2. A -> G -> F -> E -> D -> C

Now, the purpose of graph traversal is to allow algorithms to find these paths and explore the vertices. That means from the source vertex to the destination vertices. In our simple graph, we were able to pinpoint the two paths quickly. Easy, right?

Will this work when we’re dealing with billions of people? Of course!

However, it would require a more complex graph that may contain multiple paths between the source vertex and the destination vertex. So, if Facebook has around 2 billion users, that means 2 billion vertices and 2 billion edges.

Can’t wrap your head around how huge that is? Just look at the image below showing up to a hundred Facebook connections.

Facebook Social Graph that can be explored using graph traversal
Social Graph of @caseorganic (Facebook) (with top 100 connections) | Amber Case |
Now, that’s only 100 connections. For you to arrive at 2 billion, you need to create twenty million of the same social graphs above and connect it with each other.
In situations like this, companies use algorithms to do the work for them. One of the most common graph traversal algorithms to solve this kind of problem is the depth first search algorithm.

What is a Depth First Search Algorithm?

Depth First Search (DFS) is a tree-based graph traversal algorithm that is used to search a graph or data structure. As mentioned earlier, most problems in computer science can be thought of in terms of graphs where a DFS algorithm can be used to analyze and solve them.

When traversing a graph, a DFS algorithm always starts at the source vertex of a tree then goes down a single path to reach the destination vertex. To give you a better view of how it works, imagine that you’re trying to solve a maze like the one below.

sample maze image for depth first search

Technically, there’s only one entry and one exit point in a maze like this. However, from the entrance to the exit point, there could be multiple routes that you can take to solve it. Typically, the most practical approach to solve the problem is to try all the paths, right?

So, from the starting point, you will take one path until you reach the end. If it’s a dead end, you would then try another route. You would backtrack to a point where you made one of the choices earlier and try another one.

You will do this several times until you reach the exit point, thus solving the problem.

From an algorithmic perspective, the processes you used to solve the maze are commonly referred to as backtracking and recursion. These are two significant components of the graph traversal algorithm, Depth First Search.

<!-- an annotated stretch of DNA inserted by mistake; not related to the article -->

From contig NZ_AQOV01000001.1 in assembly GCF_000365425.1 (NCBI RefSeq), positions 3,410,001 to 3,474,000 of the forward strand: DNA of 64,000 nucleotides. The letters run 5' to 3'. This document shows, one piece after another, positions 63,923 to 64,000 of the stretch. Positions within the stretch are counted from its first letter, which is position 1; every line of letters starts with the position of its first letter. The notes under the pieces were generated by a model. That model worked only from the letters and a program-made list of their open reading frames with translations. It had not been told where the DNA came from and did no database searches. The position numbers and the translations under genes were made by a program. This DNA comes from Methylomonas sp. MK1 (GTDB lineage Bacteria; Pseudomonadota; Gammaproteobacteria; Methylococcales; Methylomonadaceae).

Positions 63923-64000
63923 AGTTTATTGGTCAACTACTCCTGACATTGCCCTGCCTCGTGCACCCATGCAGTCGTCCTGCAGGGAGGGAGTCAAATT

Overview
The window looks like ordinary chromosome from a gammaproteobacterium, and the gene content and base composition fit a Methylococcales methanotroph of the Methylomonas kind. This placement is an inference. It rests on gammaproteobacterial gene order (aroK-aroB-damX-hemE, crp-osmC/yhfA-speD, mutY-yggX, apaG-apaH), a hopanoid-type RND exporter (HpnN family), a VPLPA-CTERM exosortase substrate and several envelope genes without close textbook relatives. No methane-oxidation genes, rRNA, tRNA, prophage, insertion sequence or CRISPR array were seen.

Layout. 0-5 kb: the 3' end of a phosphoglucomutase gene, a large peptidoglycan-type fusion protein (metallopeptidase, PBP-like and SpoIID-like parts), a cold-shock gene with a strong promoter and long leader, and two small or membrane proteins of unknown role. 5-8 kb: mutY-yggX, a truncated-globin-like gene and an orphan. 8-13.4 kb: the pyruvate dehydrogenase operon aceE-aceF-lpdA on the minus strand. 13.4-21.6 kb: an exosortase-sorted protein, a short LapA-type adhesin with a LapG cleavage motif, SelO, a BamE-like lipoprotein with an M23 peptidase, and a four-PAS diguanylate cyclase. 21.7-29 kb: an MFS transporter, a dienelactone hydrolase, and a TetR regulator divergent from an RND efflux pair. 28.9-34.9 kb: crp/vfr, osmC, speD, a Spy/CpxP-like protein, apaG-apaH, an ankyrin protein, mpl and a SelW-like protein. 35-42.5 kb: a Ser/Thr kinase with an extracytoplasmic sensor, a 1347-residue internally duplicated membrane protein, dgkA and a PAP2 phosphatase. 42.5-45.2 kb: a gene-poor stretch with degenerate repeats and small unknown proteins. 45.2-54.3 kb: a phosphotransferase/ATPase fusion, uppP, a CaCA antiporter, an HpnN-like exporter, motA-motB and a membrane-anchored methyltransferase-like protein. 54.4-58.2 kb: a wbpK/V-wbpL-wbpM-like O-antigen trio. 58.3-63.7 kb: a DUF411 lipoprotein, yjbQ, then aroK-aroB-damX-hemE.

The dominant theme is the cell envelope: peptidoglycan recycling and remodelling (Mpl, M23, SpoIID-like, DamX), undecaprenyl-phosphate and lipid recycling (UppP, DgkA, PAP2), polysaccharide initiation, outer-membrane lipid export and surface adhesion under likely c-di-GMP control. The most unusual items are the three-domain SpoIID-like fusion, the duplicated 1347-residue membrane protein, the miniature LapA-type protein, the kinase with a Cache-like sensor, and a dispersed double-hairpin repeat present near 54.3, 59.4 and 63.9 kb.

Going back to social media’s recommendation feature, the DFS algorithm can be used to know if a connection does or does not exist between people or vertices. It does this by going down a single path from the source vertex. When it reaches a dead end after exploring all vertices, it will backtrack to a point in the graph where it can choose another path to take.

This will continue until the DFS algorithm has traversed all vertices and paths. In data science, this is called recursion.

During graph traversal, the Depth First Search algorithm keeps track of the vertices that it has already visited by marking them. This avoids redundancy and re-visiting vertices.

In essence, a DFS algorithm is not really helpful in finding the shortest path between vertices in a graph. However, if the graph is massive or deep enough, it is considered the perfect choice. This is because this approach won’t require you to store the massive process in a memory storage.

Not only is it applicable in social media networks, it plays a vital role in search engines as well.

Still having a hard time understanding DFS algorithm? Don’t fret!

On our next article for this three-part series, we will be diving deeper into Depth First Search. Stay tuned as we will be sharing more about this graph traversal algorithm and its sibling, the Breadth First Search!

Do you now have a better understanding of graph traversal and why it is essential in data structure?